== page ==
However, as opposed to the usual topics of hue and cry (Religion, Politics, and Ben Affleck) this time the H&C was coming squarely from the folks who care deeply about language. Which meant that for once most of it was spelled and punctuated correctly, which made a pleasant change.
What began it was this; The Online Oxford English Dictionary - Gold Standard for Scrabble players and pedants alike - updated their definition of the word 'Literally'. After giving the correct definition of the word they appended:
'informal used for emphasis or to express strong feeling while not being literally true: I have received literally thousands of letters'
Which many, if not all of us, took as confirmation that the good people at Oxford were finally saying, "Fine. Screw you all. You can just make up your own shit from now on - we're out." before cracking open a bottle of expensive bourbon that they'd been saving against this day's inevitable arrival.
And it's hard to blame them really, what with the state of spelling and grammar these days. Perfectly respectable columnists starting paragraphs with conjunctions and leaving participles everywhere. It's chaos, people. And stop clubbing, baby seals!
But* - and it pains me to admit this - that's how language ALWAYS changes.
*See - I did it again. And I don't even feel bad about it.
After all, at the end of the day Language is nothing but a mutually agreed set of basic rules that we've all signed on to so that we're able to communicate with one another. As long as we all understand the new rules, does the fact that it's a new rule really matter?
Additionally, one has to consider why we have an Oxford Dictionary in the first place. Is the job of the Oxford Dictionary to be correct, or to accurately relay how people are using the language? (Obviously the answer is 'both', but in cases like this where it feels like you have to pick one or the other, what's a poor online repository of knowledge to do?)
It's not like we all got together around 1550 and took a big vote as to whether or not we wanted to keep using noun declension. We just sort of stopped doing it. And if there had been an Internet at the time then the message boards would be chock full of people posting 'Thou art misusing 'doth', moron.' (if you're interested in this sort of thing you should totally google 'The Great Vowel Shift' which is not only really interesting, but also sounds pleasantly naughty.)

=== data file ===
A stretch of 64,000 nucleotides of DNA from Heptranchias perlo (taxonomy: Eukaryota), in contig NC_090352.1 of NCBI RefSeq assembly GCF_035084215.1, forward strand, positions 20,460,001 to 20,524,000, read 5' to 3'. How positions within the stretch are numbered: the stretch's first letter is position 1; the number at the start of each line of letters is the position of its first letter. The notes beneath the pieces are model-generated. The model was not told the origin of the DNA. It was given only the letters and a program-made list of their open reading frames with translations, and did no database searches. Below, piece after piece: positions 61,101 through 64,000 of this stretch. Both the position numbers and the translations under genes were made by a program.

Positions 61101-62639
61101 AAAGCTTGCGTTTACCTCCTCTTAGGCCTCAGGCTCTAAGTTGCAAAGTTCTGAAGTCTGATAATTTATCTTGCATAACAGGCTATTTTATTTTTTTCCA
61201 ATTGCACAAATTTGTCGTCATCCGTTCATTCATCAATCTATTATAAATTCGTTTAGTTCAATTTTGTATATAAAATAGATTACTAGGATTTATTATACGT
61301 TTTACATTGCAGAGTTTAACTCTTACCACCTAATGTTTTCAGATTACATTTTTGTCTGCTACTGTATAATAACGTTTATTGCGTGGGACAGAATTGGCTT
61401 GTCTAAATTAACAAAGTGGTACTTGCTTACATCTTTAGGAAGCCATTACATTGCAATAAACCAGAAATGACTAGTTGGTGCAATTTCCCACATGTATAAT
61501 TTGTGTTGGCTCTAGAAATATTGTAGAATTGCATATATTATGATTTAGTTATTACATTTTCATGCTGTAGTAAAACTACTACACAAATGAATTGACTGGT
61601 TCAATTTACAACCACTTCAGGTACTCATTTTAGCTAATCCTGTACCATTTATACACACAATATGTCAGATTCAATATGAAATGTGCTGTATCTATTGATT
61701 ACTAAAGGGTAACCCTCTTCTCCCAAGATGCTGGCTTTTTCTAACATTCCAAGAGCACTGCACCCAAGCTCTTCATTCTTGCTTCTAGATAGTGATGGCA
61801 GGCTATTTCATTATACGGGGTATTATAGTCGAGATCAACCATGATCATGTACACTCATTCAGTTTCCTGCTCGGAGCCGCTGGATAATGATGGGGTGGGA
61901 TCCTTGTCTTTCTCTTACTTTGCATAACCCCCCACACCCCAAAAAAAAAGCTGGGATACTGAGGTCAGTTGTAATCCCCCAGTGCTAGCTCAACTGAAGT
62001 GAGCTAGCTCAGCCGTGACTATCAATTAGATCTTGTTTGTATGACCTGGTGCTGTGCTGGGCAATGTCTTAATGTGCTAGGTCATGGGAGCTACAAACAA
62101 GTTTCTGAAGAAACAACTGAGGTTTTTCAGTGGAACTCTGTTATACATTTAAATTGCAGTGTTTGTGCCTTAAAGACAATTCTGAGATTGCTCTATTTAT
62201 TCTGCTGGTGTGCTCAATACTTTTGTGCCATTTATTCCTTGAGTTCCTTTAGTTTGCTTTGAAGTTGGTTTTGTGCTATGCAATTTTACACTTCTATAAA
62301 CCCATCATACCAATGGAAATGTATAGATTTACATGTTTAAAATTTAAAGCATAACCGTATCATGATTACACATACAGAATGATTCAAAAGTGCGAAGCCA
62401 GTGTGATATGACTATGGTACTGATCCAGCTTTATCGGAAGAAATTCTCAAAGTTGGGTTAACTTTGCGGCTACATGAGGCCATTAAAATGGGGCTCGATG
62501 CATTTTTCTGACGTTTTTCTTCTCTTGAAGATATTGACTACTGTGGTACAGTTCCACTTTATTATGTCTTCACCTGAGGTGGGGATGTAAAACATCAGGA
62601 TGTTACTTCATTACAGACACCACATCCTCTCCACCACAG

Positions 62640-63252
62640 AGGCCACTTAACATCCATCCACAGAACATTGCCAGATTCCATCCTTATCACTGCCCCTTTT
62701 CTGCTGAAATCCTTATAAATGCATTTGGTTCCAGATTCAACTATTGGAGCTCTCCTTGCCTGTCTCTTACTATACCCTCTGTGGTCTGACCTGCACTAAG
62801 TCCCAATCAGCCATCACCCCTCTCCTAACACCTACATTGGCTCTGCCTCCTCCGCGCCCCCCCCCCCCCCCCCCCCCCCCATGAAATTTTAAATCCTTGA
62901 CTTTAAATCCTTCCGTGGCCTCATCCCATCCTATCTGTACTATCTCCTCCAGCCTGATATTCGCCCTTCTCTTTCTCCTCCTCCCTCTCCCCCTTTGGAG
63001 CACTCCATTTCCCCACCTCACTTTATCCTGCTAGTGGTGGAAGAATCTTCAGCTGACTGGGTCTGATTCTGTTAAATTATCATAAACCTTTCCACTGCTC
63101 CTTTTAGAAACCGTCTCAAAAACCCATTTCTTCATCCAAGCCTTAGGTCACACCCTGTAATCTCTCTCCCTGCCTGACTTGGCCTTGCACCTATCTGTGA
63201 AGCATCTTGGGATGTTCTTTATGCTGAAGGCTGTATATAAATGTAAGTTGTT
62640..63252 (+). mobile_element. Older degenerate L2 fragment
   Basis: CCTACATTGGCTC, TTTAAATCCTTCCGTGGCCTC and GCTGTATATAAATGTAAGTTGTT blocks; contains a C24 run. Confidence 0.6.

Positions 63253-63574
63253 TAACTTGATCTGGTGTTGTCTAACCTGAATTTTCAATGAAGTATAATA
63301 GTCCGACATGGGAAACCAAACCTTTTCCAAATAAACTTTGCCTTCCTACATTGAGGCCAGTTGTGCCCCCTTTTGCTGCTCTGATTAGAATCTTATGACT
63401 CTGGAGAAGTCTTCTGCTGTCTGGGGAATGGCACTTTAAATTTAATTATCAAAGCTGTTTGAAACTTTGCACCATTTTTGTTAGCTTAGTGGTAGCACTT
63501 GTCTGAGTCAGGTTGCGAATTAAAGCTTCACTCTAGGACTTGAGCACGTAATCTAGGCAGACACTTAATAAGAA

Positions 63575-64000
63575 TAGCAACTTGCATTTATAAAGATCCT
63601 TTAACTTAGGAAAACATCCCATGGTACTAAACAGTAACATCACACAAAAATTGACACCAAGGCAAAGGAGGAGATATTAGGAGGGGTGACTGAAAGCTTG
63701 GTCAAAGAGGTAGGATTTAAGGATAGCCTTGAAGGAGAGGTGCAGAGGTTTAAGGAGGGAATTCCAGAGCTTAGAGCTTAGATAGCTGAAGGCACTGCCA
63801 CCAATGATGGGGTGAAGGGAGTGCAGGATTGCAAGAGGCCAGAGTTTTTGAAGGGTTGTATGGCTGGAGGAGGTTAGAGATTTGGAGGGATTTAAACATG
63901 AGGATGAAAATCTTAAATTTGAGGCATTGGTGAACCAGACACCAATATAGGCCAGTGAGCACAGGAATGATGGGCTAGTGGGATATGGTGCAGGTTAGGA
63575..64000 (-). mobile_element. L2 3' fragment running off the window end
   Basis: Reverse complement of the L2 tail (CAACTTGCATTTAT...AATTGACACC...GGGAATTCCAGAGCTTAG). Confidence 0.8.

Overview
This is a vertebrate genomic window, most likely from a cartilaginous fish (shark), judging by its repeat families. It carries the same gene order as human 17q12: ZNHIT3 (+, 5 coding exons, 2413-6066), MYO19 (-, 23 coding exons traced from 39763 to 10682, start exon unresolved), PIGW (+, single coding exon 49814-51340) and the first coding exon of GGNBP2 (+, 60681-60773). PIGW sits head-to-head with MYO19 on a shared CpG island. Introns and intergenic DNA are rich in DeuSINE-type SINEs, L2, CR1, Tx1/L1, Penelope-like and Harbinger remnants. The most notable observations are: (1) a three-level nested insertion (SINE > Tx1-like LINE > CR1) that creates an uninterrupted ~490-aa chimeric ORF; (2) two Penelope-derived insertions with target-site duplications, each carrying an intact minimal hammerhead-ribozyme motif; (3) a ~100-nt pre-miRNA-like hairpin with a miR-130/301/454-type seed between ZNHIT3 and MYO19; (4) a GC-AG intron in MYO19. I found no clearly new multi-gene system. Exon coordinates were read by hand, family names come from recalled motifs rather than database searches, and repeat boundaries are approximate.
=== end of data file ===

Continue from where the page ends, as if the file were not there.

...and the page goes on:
Or, for an earlier example, consider the following scene - set in Britain in the early-ish 1st Century.
ROMAN 1 (Rory): Well, we've just about finished writing up contracts so that we can control these Saxon folk
ROMAN 2 (Steve): I don't think they're Saxons until 4 or 500...
RORY: That's not important right now.
RORY: The problem I'm running into is that they don't have a written alphabet, so I'm just sort of mushing it into our alphabet
STEVE: Sounds good, what's the problem?
RORY: Well, their language uses a lot of that 'th' sound that we never ever use, and we don't have a letter for that.
STEVE: Hmm. Well, don't they have that short series of Runes that they occasionally use?
RORY: Hey - yes they do. And there's one that they use for the 'TH' sound that looks a bit like our letter 'Y'.
STEVE: Well, why don't we just use a 'Y' to represent the 'th' sound.
RORY: I don't know... isn't that going to confuse the hell out of people a few thousand years from now who'll think the word 'the' was pronounced 'Yee' because of this decision?
STEVE: Don't talk crazy, Roranicus. Our empire will last forever. Now let's go get a drink of water from our lead-lined aquifer.
And so forth.
Point of the story - Language changes all the time, and it's almost always for some stupid reason (like, say, a generation of people deciding to remain willfully ignorant of what a fairly simple descriptive word means). That's just life.
It is worth noting however that the good folks at Oxford did manage to get the last word in. They closed their entry with the following -
"This use can lead to unintentional humorous effects (we were literally killing ourselves laughing) and is not acceptable in formal English."
Allow me to translate what the good folks at Oxford are really saying there. 'People use the word like that. They sound like idiots and are wrong when they do so. But they still do it.'
Well Played, Oxford Online Dictionary. Well played.